Stephen Hayes is president and CEO of the Corporate Council on Africa.
Where those who travel in the circles that Corporate Council on Africa members travel, we constantly witness and hear about the business opportunities in Africa, but we seldom read anything about them in the media, unless it is an inspiring story of a local farmer who makes some money. There are very few reports beyond limited circles about what is really happening in Africa. Still, nearly every story we read focuses on the worst of Africa.
Yes, the continent, essentially the size of the land mass of the entire Western Hemisphere, remains one of high risks. There are wars and rumors of wars every day. Sudan and South Sudan not only have difficulty accepting one another, they both have internal schisms to bridge. Somalia is still a divided and dangerous land. The Eastern Congo is plagued by marauding and competing armies and bands that call themselves armies, though they are little more than semi-organized thugs, robbers, rapists, and murderers, often sponsored by governments, local or national. Madagascar continues to be run by a coup-inspired government that has allowed its country to be open to international pilferage leading to the obliteration of their green environment and unique wildlife.
The Central African Republic is on the edge of a civil war, and the Sahel, particularly in northern Mali, has become the latest training center for terror and destruction in the name of religious fanaticism. West Africa has become the latest battleground of the international drug cartels and the most populous nation in Africa seems to constantly teeter on the verge of irreversible divisions of the primarily Islamic north and the non-Islamic south, though there are significant numbers of all religions throughout the country.
On top of these ongoing struggles, there is a layer of corruption in many countries that will likely take generations to reduce. Corruption remains in many areas endemic at nearly every level of society, though it is easy and accurate to say that corruption is not unique to Africa. Certainly, corruption is not something absent from the halls of the U.S. Congress. As long as there is a sense of a limited pie, and those who want a larger piece of the pie, there shall be corruption. However, in parts of Africa corruption is a particularly tough stain to remove from public consciousness. Perception is an important part of reality.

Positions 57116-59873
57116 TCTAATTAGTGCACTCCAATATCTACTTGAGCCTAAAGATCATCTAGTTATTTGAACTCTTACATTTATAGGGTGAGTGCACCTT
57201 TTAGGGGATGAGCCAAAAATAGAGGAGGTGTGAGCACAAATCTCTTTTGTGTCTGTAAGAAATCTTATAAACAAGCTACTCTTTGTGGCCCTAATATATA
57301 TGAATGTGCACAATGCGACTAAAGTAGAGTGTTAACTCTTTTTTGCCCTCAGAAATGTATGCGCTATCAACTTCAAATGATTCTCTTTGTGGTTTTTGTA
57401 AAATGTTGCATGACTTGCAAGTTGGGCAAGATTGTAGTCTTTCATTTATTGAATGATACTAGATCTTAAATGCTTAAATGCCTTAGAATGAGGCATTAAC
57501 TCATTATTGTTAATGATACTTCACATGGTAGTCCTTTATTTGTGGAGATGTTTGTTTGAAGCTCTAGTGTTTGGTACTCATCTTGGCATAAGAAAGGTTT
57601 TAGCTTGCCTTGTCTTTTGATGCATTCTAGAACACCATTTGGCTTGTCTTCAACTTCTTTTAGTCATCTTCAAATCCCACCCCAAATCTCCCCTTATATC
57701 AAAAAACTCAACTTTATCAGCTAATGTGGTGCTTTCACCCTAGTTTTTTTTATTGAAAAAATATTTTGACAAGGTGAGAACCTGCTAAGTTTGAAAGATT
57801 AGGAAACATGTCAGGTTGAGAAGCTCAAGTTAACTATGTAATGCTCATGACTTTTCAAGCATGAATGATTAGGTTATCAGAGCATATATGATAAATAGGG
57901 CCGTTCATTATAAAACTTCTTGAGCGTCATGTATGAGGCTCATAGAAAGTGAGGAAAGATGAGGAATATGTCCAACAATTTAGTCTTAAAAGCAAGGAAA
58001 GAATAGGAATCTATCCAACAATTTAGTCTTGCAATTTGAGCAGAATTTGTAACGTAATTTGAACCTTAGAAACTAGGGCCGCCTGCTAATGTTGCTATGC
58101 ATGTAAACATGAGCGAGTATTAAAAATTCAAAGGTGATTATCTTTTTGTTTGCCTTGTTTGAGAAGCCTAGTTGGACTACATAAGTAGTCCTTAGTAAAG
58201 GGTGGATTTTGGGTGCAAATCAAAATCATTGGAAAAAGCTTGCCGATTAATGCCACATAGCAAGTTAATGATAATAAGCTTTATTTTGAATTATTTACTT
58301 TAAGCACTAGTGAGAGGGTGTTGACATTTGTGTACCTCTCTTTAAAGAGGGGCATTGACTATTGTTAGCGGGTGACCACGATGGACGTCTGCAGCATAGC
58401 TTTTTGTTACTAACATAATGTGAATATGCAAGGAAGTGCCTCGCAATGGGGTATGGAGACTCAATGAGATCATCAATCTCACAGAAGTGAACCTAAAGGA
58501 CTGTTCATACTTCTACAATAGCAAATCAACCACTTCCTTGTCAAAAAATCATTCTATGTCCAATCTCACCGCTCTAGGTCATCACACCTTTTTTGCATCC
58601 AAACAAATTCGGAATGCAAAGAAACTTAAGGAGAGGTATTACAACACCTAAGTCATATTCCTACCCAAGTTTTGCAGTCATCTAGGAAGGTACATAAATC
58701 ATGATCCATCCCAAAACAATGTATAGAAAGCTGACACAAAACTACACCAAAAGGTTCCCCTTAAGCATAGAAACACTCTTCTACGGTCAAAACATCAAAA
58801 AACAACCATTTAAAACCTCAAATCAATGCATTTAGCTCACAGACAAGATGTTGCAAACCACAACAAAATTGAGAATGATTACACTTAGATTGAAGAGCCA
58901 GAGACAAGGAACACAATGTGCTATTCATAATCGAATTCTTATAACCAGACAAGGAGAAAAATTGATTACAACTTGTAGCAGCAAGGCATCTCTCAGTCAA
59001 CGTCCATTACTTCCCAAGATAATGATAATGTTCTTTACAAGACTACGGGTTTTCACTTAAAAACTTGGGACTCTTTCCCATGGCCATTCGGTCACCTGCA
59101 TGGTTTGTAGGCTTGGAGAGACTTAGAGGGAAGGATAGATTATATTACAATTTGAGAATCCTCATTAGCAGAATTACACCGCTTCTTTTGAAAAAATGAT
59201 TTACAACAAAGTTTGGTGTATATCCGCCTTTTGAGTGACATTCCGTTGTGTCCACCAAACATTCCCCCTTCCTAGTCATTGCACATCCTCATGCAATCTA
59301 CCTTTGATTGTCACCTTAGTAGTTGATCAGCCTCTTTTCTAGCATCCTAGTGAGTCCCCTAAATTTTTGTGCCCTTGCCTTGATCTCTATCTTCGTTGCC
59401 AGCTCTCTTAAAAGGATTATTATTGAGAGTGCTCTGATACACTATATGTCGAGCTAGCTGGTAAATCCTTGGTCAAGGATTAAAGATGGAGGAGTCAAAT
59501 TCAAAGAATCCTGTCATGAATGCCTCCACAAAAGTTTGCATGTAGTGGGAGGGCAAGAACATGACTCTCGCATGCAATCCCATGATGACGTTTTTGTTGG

So, yes, let us acknowledge these problems in Africa, and let us not be romantic about the opportunities that exist in Africa. Instead, let us be realistic about the opportunities, and the reality is that the opportunities for investment, trade, and economic development are almost limitless on the continent of 54 different nations. There are challenges in some places but extraordinary opportunity in other places.
Many parts of Africa are booming and they present the greatest growth opportunities in the world at this time. Accra is a boom town, emerging into a global city. Ghana itself is growing almost as fast. In the Sahel, next to a Mali is a Burkina Faso, which is becoming a regional hub of development and a trading center between Europe and Africa.
Southern Africa is full of promise and has a far more receptive business climate than in many parts of the world, and the work of the East Africa Community is beginning to open the nations of East Africa as important business destinations for the world.
The promise of Africa is recognized internationally by many nations. While we talk much about the Chinese in Africa, so too are the Indians, Malaysians, Japanese, the Arab nations, Turkey, Israel, the Russians, the South Koreans, the Brazilians, and of course the Europeans. Let us also not forget that when energy investment is taken out of the equation, South Africa is a larger investor in the rest of Africa than is the United States.
The question that we all hear is, "Where are the Americans?" It is a most valid question. The fact is that U.S. investment remains among the highest of all countries, but that investment is in a limited number of countries and in a limited number of sectors. The challenge is how do we broaden and deepen U.S. investment in Africa, for if we don't we will surely be left behind, for countries will necessarily navigate towards those other countries who are investing in their economies and peoples.
With that challenge comes a different type of challenge around how do we work more closely with our own government to make possible and to increase significantly U.S. private sector investment in Africa. For U.S. companies to feel more comfortable investing in Africa, they not only need more accurate information on the opportunities and challenges of Africa, but also more engagement and support from the U.S. public sector that can assist in removing real domestic obstacles to investing in Africa. These obstacles include far greater access to financing than is now available in the United States, a more active commercial engagement through our embassies and the U.S. Department of Commerce, and certainly a more aggressive education program across America on how to do business in Africa.
All of these challenges in Africa and the United States are those we need to address as a nation if we truly believe Africa is important to our future. The reality is that these challenges are not just about increasing U.S. business in Africa and trade with the countries and regions of the continent. How we address these challenges will be setting the course of our future political and economic relationships with Africa. If it is true that Africa is essential to the future of the world, then shouldn't we be doing our best to insure that America is part of that future as well?